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Microfabricated Fuel Cells as Power Sources for MEMS

Micro Piles
The current demand for power generation systems of small portable electronic devices, has intensified research in this field. The polymer electrolyte membrane fuel cell (PEMFC) are particularly attractive because of their ability to work at room temperature using hydrogen or liquid fuels, easy to store and manipulate. This thesis presents the first developments and technological contributions in the field of micro fuel cells carried out in the IMB-CNM (CSIC).

The increasing complexity of portable electronic devices demands energy sources that meet the requirement of delivering a high power density within a reduced size, and in many cases the possibility of achieving complete integration. In this sense, an intense research effort has been focused towards the miniaturization of powering devices in a wide variety of technologies.

A similar trend has been followed in the micro electromechanical systems (MEMS) technology field, where the smart-system concept has impelled the development of a new generation of powering devices, such as batteries, fuel cells or energy harvesters, which altogether are known as powerMEMS. Among the different energy generation systems, micro fuel cells have received special attention due to their particular features, i.e. high energy density, non-toxic emissions and the possibility of avoiding movable parts simplifying the fabrication process and reducing the risk of failure.

Polymer electrolyte membrane fuel cells (PEMFCs) are particularly attractive due to their capability of working at room temperature using both hydrogen and liquid fuels. The possibility to operate using liquid fuels, such as methanol or organic compounds, represent an important advantage for portable applications due to the great simplification of fuel storage and handling processes.

This thesis presents the first developments and technological contributions to the micro fuel cell field performed at IMB-CNM (CSIC). Particularly, this work is dedicated to the design and fabrication of microfabricated fuel cells as power sources to be integrated within the microsystems to be powered.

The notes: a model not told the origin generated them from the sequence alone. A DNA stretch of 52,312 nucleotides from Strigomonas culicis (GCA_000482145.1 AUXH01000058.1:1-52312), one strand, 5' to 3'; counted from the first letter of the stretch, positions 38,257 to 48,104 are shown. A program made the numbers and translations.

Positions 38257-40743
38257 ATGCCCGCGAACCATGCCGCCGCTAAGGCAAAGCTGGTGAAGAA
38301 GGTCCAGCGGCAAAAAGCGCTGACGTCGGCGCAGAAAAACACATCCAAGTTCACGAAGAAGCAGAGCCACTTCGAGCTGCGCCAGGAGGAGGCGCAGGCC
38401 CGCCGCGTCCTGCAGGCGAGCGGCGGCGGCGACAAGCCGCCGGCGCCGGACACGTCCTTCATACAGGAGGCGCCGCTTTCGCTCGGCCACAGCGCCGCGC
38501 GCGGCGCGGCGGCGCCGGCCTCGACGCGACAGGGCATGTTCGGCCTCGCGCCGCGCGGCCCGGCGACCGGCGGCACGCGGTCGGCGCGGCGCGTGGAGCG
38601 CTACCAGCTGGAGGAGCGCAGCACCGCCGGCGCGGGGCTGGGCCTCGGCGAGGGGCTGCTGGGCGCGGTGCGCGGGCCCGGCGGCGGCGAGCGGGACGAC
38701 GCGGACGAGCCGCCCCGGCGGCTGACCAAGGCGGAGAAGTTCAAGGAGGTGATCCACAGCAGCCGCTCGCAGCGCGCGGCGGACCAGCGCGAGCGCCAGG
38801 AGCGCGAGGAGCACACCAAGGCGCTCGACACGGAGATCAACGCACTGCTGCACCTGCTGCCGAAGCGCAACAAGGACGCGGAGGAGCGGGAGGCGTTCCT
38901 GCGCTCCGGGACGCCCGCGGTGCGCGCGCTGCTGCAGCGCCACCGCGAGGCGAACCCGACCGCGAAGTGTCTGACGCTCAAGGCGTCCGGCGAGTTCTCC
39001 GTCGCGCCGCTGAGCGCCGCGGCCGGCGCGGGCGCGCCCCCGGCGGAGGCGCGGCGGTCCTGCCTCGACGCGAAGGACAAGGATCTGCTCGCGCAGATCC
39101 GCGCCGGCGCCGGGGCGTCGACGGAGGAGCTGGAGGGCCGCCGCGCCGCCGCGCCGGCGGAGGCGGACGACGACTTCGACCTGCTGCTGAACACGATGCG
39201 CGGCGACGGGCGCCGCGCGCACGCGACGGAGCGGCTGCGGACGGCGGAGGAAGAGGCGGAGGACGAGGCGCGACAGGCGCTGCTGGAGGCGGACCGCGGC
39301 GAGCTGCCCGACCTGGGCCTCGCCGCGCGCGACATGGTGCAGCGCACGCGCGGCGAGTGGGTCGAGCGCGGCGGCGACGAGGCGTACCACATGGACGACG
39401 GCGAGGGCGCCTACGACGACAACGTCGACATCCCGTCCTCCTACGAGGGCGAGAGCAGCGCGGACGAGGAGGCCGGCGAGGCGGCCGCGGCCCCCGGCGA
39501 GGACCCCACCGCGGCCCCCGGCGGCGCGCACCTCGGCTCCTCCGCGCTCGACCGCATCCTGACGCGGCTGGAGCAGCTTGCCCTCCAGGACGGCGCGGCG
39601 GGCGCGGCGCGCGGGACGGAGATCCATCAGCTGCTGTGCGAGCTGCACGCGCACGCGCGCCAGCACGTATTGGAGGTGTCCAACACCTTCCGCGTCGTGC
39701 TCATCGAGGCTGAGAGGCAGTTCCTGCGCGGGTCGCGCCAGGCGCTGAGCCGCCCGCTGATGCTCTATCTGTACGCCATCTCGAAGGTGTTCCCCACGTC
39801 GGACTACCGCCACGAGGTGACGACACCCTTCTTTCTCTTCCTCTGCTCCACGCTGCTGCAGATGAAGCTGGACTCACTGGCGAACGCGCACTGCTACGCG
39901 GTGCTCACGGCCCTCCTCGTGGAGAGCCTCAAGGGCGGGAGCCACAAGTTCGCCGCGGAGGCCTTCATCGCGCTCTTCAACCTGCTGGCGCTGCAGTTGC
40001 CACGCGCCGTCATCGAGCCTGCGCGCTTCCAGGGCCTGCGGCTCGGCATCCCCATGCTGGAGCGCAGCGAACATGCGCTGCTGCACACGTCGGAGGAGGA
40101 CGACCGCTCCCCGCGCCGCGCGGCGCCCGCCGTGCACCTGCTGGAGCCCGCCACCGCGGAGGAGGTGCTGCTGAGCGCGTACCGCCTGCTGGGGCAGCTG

The work is organized in seven chapters: one introductory chapter and six experimental chapters that have been divided in three sections. The first section describes the development of a micro direct methanol fuel cell using a hybrid approach, which was used to identify and measure the effects that influence the most on the device performance at a microscale. The second section presents different strategies regarding the integration of all micro fuel cell components into a more compact device by taking advantage of microfabrication compatible technologies.

These approaches involved the use of different polymer micropatterning techniques as a way to optimize the device dimensions and reduce materials and production cost. Finally, the third section presents two particular applications of the developed micro fuel cells, a microfabricated bio fuel cell using microorganisms as biocatalysts of organic compounds and a fuel cell powered microfluidic platform that can be of great interest for Lab-on-a-Chip or micro Total Analysis Systems (µTAS).

Juan Pablo Esquivel Bojorquez
Institut de Microelectrònica de Barcelona, IMB-CNM (CSIC)


"Microfabricated Fuel Cells as Power Sources for MEMS". PhD thesis defended by Juan Pablo Esquivel Bojorquez, 16 December 2010. Director: Dra. Neus Sabaté.

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